Lawrence Thomas Guyot is a community organizer and earned a B.S. degree in biology and philosophy from Tugaloo College.
While at Tugaloo, he became active in civil rights and was one of the original members of SNCC. In 1964, Guyot directed the Freedom Summer Project in Hattiesburg, Mississippi. That same year, he was elected chairman of the Mississippi Freedom Democratic Party. He was unable to accompany the delegation to the Democratic National Convention in Atlantic City, New Jersey because he was jailed for registering black voters.
The MDFP’s actions in New Jersey ultimately led to the DNC desegregating future conventions and the party itself. In 1966, Guyot ran for Congress as an anti-war candidate.
After earning his law degree in 1971 from Rutgers University, he worked as a fundraiser for Mary Holmes Junior College in Mississippi. From 1971 until 1972, he worked for Pride Inc., a youth job-training program in Washington, D.C. In 1972, Guyot was hired to work in the D.C. Government by a SNCC colleague, former Mayor Marion Barry.
Guyot continues to work for the Department of Health and Human Services for the District of Columbia Government. He has also remained active in local politics and civil rights issues. He is an Advisory Neighborhood Commissioner for his Le Droit Park community. Guyot conducts leadership trainings for a number of organizations including Operation Understanding; the University of Ole Miss; Georgetown University and Americorp.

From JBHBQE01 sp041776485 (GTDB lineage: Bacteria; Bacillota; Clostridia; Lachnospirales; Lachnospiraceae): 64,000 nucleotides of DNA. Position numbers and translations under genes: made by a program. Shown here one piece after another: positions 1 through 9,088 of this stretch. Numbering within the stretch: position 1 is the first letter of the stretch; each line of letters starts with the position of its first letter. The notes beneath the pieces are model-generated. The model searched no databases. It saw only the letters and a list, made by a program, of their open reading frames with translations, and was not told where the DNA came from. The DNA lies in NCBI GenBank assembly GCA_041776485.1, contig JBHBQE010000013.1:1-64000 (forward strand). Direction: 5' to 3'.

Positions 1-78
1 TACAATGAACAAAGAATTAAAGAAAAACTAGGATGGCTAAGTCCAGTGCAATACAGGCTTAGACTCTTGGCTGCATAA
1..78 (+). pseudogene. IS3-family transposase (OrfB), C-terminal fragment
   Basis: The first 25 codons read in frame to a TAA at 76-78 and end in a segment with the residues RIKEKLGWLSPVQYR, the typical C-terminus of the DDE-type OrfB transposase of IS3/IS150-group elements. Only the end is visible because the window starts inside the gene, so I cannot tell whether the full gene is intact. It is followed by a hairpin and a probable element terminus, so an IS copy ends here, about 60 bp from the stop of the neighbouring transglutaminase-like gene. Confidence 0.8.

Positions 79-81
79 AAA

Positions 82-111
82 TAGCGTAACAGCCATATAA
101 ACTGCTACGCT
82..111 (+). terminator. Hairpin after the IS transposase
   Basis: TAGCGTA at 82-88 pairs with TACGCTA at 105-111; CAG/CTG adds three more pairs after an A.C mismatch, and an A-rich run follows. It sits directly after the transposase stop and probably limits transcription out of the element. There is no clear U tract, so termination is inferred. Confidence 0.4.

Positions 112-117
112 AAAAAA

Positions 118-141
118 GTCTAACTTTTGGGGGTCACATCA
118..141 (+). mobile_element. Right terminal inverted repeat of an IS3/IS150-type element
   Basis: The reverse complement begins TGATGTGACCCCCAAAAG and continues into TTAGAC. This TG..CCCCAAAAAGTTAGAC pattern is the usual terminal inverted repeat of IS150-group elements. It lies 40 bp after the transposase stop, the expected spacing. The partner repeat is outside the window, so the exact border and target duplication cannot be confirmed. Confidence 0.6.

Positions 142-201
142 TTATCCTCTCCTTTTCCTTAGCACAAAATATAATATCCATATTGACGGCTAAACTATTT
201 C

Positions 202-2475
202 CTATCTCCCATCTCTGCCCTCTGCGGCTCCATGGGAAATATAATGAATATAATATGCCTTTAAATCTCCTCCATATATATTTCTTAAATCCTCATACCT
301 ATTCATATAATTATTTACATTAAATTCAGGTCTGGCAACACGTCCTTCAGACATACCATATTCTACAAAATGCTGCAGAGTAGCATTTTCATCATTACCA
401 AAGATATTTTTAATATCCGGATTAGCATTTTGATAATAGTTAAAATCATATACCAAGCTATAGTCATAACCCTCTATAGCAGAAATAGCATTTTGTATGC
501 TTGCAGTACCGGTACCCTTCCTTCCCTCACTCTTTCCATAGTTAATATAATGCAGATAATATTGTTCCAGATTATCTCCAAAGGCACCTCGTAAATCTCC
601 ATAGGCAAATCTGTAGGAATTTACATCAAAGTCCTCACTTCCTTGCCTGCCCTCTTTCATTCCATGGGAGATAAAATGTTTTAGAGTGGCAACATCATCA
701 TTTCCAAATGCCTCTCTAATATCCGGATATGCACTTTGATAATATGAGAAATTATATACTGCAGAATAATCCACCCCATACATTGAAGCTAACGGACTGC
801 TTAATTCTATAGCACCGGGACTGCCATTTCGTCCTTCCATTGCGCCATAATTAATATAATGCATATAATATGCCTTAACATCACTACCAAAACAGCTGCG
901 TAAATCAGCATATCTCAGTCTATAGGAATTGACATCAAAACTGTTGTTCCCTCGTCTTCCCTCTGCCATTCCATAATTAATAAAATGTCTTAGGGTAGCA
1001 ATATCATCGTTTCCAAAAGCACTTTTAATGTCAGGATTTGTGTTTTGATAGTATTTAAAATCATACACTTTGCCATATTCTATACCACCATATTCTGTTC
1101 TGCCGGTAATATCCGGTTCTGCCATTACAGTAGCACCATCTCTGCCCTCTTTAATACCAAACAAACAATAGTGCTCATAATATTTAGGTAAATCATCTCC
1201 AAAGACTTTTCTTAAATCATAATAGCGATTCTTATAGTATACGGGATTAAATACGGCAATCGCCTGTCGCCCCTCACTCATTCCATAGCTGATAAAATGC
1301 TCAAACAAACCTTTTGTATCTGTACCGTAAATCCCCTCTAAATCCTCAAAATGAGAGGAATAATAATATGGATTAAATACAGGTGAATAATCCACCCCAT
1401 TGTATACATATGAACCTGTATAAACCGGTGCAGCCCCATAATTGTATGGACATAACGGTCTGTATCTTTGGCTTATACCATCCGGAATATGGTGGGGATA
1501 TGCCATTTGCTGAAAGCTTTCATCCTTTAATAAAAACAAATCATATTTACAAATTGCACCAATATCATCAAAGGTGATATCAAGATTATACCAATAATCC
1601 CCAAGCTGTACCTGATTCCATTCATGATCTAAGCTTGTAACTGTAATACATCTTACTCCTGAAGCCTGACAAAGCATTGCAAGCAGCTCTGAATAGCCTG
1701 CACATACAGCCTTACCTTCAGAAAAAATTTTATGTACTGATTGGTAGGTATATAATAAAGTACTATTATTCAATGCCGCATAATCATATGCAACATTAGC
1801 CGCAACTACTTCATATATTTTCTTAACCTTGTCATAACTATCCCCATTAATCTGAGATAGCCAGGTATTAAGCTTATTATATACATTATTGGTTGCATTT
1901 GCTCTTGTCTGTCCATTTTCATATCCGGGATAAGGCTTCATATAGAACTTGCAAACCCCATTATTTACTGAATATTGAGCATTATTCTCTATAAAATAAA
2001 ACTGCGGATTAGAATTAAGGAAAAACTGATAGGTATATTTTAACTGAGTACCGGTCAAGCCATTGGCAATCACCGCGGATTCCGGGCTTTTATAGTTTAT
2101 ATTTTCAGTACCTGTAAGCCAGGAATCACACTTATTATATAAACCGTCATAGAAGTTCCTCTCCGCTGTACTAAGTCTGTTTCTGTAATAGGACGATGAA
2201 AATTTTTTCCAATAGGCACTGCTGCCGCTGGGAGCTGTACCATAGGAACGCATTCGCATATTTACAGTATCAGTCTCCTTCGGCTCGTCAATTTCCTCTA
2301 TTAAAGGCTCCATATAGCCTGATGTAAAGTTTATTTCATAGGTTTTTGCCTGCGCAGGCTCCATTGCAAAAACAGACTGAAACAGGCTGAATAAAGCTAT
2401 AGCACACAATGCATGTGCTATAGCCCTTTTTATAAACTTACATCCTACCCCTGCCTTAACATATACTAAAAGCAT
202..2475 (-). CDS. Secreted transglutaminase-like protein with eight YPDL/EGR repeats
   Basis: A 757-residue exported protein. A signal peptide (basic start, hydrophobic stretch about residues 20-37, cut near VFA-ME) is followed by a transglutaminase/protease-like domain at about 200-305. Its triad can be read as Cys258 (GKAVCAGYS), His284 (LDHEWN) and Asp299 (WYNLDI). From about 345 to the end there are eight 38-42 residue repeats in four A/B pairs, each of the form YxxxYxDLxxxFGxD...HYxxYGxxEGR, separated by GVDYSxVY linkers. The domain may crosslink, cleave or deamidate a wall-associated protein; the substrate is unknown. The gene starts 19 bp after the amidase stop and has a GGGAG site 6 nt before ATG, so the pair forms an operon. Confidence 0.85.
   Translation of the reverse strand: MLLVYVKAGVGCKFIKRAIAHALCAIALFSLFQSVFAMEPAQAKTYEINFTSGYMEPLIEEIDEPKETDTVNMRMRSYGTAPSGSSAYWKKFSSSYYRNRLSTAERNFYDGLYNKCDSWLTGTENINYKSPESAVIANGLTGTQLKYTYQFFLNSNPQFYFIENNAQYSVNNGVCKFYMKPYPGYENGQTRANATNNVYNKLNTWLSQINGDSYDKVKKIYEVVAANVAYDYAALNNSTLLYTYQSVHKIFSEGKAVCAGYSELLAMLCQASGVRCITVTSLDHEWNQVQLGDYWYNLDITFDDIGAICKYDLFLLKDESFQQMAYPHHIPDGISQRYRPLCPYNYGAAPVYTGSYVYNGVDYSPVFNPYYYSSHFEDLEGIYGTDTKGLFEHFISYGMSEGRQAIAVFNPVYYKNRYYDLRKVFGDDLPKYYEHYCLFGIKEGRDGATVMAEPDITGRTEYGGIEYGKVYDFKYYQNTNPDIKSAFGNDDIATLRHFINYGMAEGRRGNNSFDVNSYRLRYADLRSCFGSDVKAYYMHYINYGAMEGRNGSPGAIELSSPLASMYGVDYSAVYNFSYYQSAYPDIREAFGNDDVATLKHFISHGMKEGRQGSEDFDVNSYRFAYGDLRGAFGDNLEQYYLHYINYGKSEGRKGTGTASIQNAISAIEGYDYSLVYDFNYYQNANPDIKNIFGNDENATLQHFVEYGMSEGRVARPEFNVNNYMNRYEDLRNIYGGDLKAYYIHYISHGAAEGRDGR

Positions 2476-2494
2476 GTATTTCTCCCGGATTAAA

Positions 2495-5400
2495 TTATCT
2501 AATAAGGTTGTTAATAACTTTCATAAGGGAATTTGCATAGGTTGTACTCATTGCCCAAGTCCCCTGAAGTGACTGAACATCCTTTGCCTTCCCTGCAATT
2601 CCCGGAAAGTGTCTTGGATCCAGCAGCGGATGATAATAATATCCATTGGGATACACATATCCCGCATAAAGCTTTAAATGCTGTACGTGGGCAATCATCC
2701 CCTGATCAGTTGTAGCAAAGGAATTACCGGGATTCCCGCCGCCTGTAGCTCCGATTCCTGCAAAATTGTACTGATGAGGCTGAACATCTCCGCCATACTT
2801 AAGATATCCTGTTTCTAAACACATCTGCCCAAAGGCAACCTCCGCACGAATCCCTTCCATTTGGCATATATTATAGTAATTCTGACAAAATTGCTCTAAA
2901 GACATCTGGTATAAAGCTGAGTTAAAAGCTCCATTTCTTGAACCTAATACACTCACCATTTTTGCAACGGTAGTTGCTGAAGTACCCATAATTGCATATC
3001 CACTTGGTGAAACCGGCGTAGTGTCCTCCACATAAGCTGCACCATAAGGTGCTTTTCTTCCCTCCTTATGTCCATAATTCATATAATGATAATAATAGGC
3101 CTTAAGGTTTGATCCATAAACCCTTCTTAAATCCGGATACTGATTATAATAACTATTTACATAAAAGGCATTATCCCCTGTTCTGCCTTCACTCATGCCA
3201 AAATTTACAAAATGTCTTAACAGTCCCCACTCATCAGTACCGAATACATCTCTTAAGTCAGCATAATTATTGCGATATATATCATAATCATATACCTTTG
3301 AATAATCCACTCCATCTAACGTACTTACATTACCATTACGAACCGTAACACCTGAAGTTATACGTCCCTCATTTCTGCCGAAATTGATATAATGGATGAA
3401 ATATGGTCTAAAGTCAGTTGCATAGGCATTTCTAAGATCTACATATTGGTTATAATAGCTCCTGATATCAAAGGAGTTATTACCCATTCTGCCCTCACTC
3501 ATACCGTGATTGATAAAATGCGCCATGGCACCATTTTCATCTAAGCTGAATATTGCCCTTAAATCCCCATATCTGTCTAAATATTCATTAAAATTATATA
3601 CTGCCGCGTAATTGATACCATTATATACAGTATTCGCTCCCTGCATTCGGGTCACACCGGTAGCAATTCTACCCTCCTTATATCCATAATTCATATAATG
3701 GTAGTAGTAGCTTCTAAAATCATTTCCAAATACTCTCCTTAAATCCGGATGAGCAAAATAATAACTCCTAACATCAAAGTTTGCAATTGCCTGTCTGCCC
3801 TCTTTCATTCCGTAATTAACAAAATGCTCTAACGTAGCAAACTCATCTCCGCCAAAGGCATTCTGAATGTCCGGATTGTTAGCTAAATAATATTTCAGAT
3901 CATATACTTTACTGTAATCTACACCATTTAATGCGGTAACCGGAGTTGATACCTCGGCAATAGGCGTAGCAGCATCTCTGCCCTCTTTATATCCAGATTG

In 2004 Guyot co-authored Putting the Movement Back Into Civil Rights Teaching, a resource guide for K-12 classrooms. He has been featured in several documentaries, including Eyes on the Prize, Making Sense of the Sixties, The War on Poverty and Tales of the FBI.
Faye Williams, founder of Sisterspace and Books, is a highly regarded activist, bibliophile, and cultural guardian. Her grassroots leadership, friendship and kinship touch people across the national capital area and indeed around the world. Faye’s activism has focused on many of the major issues of our day. Her work on prisoners’ rights includes campaigning for the Free Pitts and Lee, and the Free Dessie Woods, movements.
In the health justice arena, she co-founded The Black Women’s Self-Help Collective, and worked tirelessly on the effort to stop medical experimentation in the form of mandatory HPV shots likely to affect the reproductive capacities of girls of color in DC’s public schools.
On housing issues, Faye has stood up for tenants’ rights, and was part of the successful effort to preserve the historic building that now houses the Greater Washington Urban League and dedicate it for community use.
With a heart and head that brings brilliance on cultural matters as well, Faye is a formidable literary expert and speaker on African American literature and history. She previously hosted a popular show, “In the Spirit,” on WPFW-FM, a jewel of the Pacifica network and of the DC community. She is a member of the No Name Bookclub, one of the forerunners of Black women’s literary groups in the nation.
Faye’s civic and business leadership has taken her to posts on the board of the Takoma [DC] Conservancy to preserve and promote the revitalization of the historic Takoma Theater in Northwest Washington’s Ward 4 neighborhood; and business membership in the Brightwood Community Association.
Faye is a member of the Plymouth Congregational United Church of Christ, and was elected to a term as archivist, and currently serving by election to the Board of Social Action.
Her formal education includes a Bachelor of Arts in American Studies from The George Washington University (1994), and completion of paralegal studies at the Antioch Law School (1986).
Most of all, Faye is a beloved champion of women, Black folks, LGBT and progressive advocates.